Did the West Virginia Sesquicentennial Commission, to use the parlance of kids today, get punked by the organizers of the Guyandotte Civil War Days?
Quick refresher: Back over the winter, most of the Civil War experts on the panel resigned in a dispute with state officials on the commission -- namely Culture and History Commissioner Randall Reid-Smith and Education and the Arts Secretary Kay Goodwin -- over the group's mission.
The academics wanted to emphasize efforts to educate the public about the war and its causes; Reid-Smith and Goodwin thought it should be a grant-awarding agency to fund re-enactments, festivals and parades.
For those who resigned, like Shepherd University's Mark Snell, the concern was not only that it is improper to treat the 150th anniversary of the nation's bloodiest conflict as a celebration, but those events misinform the public. For example, he noted that battle re-enactments give the false impression that overweight middle-aged men fought the war.
Their concerns came to fruition back in May, when the organizers of the Guyandotte Civil War Days sought a grant to underwrite this fall's event. Commission members took issue with one of the planned speakers, H.K. Edgerton, a pro-Confederate author and lecturer who contends that a large number of slaves "went to war with their masters" to fight against the Union Army.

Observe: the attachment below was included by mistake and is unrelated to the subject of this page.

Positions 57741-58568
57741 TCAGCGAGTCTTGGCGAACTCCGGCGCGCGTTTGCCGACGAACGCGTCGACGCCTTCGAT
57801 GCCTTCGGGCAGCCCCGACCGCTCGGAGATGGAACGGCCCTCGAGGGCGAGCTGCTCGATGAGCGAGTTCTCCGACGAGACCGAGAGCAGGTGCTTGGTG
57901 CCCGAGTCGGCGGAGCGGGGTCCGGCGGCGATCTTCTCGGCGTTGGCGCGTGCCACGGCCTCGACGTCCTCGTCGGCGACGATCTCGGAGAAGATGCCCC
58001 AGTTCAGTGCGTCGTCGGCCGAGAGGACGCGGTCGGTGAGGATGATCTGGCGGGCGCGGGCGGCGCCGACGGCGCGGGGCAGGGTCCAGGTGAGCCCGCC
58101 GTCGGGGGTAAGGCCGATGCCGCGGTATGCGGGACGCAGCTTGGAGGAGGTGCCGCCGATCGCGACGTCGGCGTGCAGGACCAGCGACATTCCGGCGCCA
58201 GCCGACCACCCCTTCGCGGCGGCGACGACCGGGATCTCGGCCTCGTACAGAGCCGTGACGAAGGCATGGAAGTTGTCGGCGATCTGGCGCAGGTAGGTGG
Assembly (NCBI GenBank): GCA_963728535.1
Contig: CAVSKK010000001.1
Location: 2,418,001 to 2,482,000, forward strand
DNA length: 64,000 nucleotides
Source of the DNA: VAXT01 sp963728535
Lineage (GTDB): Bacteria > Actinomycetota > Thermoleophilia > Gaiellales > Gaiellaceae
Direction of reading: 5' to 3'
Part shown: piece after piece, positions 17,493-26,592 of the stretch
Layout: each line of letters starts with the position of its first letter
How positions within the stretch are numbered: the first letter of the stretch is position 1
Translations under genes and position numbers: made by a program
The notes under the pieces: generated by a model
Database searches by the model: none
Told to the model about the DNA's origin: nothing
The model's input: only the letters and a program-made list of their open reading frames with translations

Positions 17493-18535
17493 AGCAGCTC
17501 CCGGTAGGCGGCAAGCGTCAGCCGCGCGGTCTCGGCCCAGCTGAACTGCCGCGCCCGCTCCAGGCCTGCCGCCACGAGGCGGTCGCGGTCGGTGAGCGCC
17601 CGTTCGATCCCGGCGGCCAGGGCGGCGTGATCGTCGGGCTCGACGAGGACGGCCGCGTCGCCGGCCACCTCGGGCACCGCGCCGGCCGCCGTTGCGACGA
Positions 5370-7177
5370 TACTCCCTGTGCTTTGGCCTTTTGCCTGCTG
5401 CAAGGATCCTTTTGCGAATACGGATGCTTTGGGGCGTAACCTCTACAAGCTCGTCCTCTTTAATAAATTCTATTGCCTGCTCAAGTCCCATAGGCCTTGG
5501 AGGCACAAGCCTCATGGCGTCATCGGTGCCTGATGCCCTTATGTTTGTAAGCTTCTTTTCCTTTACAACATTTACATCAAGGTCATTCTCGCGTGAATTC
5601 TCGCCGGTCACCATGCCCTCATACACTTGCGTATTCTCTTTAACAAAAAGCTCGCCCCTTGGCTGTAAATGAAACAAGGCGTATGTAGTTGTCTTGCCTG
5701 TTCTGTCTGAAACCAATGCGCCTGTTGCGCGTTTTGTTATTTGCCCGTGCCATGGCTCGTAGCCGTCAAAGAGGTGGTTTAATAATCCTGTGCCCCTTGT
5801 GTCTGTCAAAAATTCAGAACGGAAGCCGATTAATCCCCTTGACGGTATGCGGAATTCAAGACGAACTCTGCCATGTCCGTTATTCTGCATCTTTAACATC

At the time, the commission tabled the request because of the controversial nature of Edgerton. (Never mind that the overall theme of the event each year is pro-Confederate, this year with other featured performances being a Robert E. Lee portrayer, and a play titled, "Soldiers in Gray.")
Their concern was because events that receive commission funding are required to feature the state sesquicentennial logo in advertising and promotional materials, it would appear to be an implicit state endorsement of Edgerton's views.
In August, the organizers of the Guyandotte event resubmitted the funding request with Edgerton's appearance omitted.
The commission approved awarding $1,715 of taxpayer funds for the event, with Goodwin noting at the time, "That speaker is no longer part of the application."
Edgerton may not have been on the application, but he's on the schedule of events for this year's Guyandotte Civil War Days, Nov. 4-6 -- a schedule that on the organization's website now bears the state sesquicentennial logo -- and the state's implicit blessing.
Speaking of Reid-Smith, while acting as governor, Earl Ray Tomblin has not made any widespread personnel changes, but observers believe that could change, starting Oct. 5, including a list of Manchin appointees who serve primarily because of their ties to former Gov. Joe Manchin.